MV X-Press Pearl inferno: Devastating blow to marine life
Not clear if bunker oil in vessel survived inferno: MEPA
Plastic pellets tend to absorb chemicals as they move: Dr. de Vos
Increase in deaths of marine life reported: Katuwawala
Thorough assessment required to initiate legal action: Lawyer
Not easy to assess environmental damage: Minister
By Yumiko Perera
The MV X-Press Pearl catastrophe goes down as the biggest maritime disaster in Sri Lanka’s history, and the magnitude of marine pollution as a result, is something the island has not witnessed before.
Authorities are bracing for a major oil spill off the coast of Colombo, as the X-Press Pearl vessel is slowly being swallowed by the ocean, and the environmental devastation it has brought along may be irreversible.
Carrying 325 tonnes of fuel in its tanks, the X-Press Pearl caught fire 9.5 nautical miles away from the port of Colombo, where it had initially been anchored. The vessel was loaded with 1,486 containers carrying nearly 25 MT of nitric acid, along with several other types of raw material and chemicals.
While the impacts of the chemicals would be more localised and short term, the magnitude of the plastic that has been released into the ocean is unnerving.
Several containers had fallen overboard, dispersing tonnes of plastic pellets and other hazardous material into the ocean. The tiny plastic pellets have polluted beaches and threatened the ecological balance of the surrounding marine environment.
While the fire was reportedly sparked by a leak of nitric acid on the ship, a major operation was launched to extinguish the fire that consumed the vessel.
The fire aboard the ship had finally been doused following efforts by the Sri Lankan Navy, Sri Lanka Coast Guard, with the aid of the Indian Coast Guard (ICG) that carried out joint firefighting and pollution control efforts to stabilise the situation.
The efforts to tow the vessel into deeper waters had failed, and it had ultimately succumbed to damages, and things only seem to be going from bad to worse. There is a visible layer of oil floating alongside the vessel that has alarmed authorities, and the ecological threat it poses is unimaginable.
While the Marine Environment Protection Authority (MEPA) says it is prepared to face any possible oil spill from the sinking X-Press Pearl vessel, according to MEPA Chairperson Darshani Lahandapura, it is not yet clear whether the bunker oil on board the vessel had survived the inferno.
According to Lahandapura, in case of possible oil spillage, oil containment booms would be positioned around the vessel and chemical dispersants would be aerially dropped to prevent any leakage and act as damage control.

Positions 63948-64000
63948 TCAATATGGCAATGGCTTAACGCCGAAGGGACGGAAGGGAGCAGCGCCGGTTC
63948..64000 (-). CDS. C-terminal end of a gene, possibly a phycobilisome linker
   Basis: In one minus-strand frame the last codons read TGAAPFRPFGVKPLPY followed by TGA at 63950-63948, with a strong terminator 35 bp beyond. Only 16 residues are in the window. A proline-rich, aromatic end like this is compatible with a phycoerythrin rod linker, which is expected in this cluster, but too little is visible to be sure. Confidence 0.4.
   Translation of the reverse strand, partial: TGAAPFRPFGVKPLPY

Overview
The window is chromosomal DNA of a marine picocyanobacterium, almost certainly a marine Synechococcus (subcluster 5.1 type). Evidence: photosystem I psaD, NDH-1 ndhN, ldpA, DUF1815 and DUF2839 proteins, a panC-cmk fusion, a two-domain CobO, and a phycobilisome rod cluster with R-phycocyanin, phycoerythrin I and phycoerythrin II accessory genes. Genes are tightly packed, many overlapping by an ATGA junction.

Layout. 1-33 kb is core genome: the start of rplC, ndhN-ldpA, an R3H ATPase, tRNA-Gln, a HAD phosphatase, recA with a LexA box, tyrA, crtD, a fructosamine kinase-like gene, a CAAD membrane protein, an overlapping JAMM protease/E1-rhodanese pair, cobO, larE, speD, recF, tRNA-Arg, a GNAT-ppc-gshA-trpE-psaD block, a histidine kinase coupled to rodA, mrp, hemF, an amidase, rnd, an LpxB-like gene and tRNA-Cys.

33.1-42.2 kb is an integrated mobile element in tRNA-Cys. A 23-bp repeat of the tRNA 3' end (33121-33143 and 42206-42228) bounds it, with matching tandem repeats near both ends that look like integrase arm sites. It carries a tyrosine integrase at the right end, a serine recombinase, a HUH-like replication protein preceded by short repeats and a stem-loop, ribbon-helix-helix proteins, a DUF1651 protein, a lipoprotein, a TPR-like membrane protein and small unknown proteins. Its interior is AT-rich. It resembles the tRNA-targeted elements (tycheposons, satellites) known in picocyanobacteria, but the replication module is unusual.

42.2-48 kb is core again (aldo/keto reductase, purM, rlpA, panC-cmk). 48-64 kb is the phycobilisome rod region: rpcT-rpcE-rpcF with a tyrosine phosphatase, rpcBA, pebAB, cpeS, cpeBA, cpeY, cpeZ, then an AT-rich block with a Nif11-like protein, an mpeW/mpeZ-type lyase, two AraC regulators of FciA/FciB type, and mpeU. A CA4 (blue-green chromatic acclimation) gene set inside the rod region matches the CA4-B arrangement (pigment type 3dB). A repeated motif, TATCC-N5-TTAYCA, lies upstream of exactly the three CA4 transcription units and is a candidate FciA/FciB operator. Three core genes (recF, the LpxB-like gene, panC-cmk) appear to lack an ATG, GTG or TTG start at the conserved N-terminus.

Speaking with The Sunday Morning, Lahandapura further stated that MEPA is working towards preventing marine pollution due to the plastic pellets that have been dispersed across the beaches.
Speaking with The Sunday Morning, renowned marine biologist and Founder of Sri Lanka’s first marine conservation and education research organisation, Oceanswell, Dr. Asha de Vos stated: “Plastic pellets tend to absorb chemical toxins from the environment and as they move around, they move these chemical toxins with them. This is something that would happen over time but if these pellets are in the water long enough to absorb certain toxins, they could be ingested by species.
“The species that are most at risk in that situation are small fish species that could digest these pellets and even choke on them, but research that has been conducted across the world shows that larger species can also excrete them if ingested.
“We still don’t understand what would happen to these species if the pellets are contaminated with chemicals.”
According to Dr. de Vos, research shows that the sheer amount of plastic on the beaches tends to increase the temperature levels of the sand, and could alter the breeding of certain species.
“There is a lot of plastic on the beaches, the temperatures of the beach would increase, and this is also been shown in other parts of the world, and this can impact turtle nesting sites, as the gender of a hatchling is determined by the temperature of the sand, so this could skew hatchling ratios,” reiterated Dr. de Vos.
“We are still trying to work through the short and long-term impacts, but right now, these are the main impacts that we can talk about. We also mustn’t forget how much this would impact the livelihood of the people that are solely dependent on the ocean,” Dr. de Vos elaborated.
“Our tourism industry depends on people coming to see these beaches. While we are in a pandemic right now, hopefully at some point, we will be able to open up for tourism, and that is another aspect we need to take into account,” Dr. de Vos stated in conclusion.
Speaking with The Sunday Morning, The Pearl Protectors Co-ordinator Muditha Katuwawala stated: “It is estimated that at least three containers of micro-pellets had fallen overboard the vessel, and at least 4-5 billion pellets have been scattered across the ocean. Each pellet is about 20 milligrams, and if you do the math, you would be able to understand how much micro-plastics have been released into the ocean.”
“Looking at the footage, it’s clear that there was indeed an oil spill, but the extent of it is not very clear. The same type of spillage was visible in the MT New Diamond a while back,” explained Katuwawala.
“These plastic pellets are a little larger than your average rice grain. With time, they absorb toxins from the ocean and turn darker in colour which is an indicator that they have absorbed a certain level of toxins.
“Marine animals may mistake it for food and consume it which ultimately impacts their health. It can be long term, and it can be short term, but I cannot say for sure; but we have been getting a lot of reports of different marine animals that have been found dead. Then again, we don’t know if it’s correlated to the incident.”